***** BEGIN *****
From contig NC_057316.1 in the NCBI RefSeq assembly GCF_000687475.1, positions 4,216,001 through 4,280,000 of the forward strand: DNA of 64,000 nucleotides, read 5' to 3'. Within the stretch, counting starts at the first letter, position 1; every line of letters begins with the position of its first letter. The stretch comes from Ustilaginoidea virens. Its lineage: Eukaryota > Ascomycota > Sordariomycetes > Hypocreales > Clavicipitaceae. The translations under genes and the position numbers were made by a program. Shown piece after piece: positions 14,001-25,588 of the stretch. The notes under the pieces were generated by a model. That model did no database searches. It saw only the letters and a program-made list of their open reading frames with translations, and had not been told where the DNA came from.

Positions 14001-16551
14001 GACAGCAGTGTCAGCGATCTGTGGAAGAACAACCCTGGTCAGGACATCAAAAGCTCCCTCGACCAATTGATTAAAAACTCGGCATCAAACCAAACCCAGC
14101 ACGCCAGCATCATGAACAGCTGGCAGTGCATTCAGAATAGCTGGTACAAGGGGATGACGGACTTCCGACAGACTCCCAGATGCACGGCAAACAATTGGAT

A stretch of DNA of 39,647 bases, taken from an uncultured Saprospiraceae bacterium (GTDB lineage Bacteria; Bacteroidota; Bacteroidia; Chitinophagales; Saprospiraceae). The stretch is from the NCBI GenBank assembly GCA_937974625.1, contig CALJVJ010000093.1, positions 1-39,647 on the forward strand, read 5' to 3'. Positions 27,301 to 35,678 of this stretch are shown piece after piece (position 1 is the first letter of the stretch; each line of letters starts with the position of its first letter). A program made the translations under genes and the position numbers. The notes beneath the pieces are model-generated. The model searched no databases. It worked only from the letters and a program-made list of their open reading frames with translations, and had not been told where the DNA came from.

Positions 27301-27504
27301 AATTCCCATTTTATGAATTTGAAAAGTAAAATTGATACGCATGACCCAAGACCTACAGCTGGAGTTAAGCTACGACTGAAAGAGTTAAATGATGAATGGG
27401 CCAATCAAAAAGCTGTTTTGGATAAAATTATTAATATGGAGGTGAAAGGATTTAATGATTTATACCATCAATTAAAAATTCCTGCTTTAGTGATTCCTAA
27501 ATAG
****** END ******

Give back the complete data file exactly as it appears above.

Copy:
From contig NC_057316.1 in the NCBI RefSeq assembly GCF_000687475.1, positions 4,216,001 through 4,280,000 of the forward strand: DNA of 64,000 nucleotides, read 5' to 3'. Within the stretch, counting starts at the first letter, position 1; every line of letters begins with the position of its first letter. The stretch comes from Ustilaginoidea virens. Its lineage: Eukaryota > Ascomycota > Sordariomycetes > Hypocreales > Clavicipitaceae. The translations under genes and the position numbers were made by a program. Shown piece after piece: positions 14,001-25,588 of the stretch. The notes under the pieces were generated by a model. That model did no database searches. It saw only the letters and a program-made list of their open reading frames with translations, and had not been told where the DNA came from.

Positions 14001-16551
14001 GACAGCAGTGTCAGCGATCTGTGGAAGAACAACCCTGGTCAGGACATCAAAAGCTCCCTCGACCAATTGATTAAAAACTCGGCATCAAACCAAACCCAGC
14101 ACGCCAGCATCATGAACAGCTGGCAGTGCATTCAGAATAGCTGGTACAAGGGGATGACGGACTTCCGACAGACTCCCAGATGCACGGCAAACAATTGGAT

A stretch of DNA of 39,647 bases, taken from an uncultured Saprospiraceae bacterium (GTDB lineage Bacteria; Bacteroidota; Bacteroidia; Chitinophagales; Saprospiraceae). The stretch is from the NCBI GenBank assembly GCA_937974625.1, contig CALJVJ010000093.1, positions 1-39,647 on the forward strand, read 5' to 3'. Positions 27,301 to 35,678 of this stretch are shown piece after piece (position 1 is the first letter of the stretch; each line of letters starts with the position of its first letter). A program made the translations under genes and the position numbers. The notes beneath the pieces are model-generated. The model searched no databases. It worked only from the letters and a program-made list of their open reading frames with translations, and had not been told where the DNA came from.

Positions 27301-27504
27301 AATTCCCATTTTATGAATTTGAAAAGTAAAATTGATACGCATGACCCAAGACCTACAGCTGGAGTTAAGCTACGACTGAAAGAGTTAAATGATGAATGGG
27401 CCAATCAAAAAGCTGTTTTGGATAAAATTATTAATATGGAGGTGAAAGGATTTAATGATTTATACCATCAATTAAAAATTCCTGCTTTAGTGATTCCTAA
27501 ATAG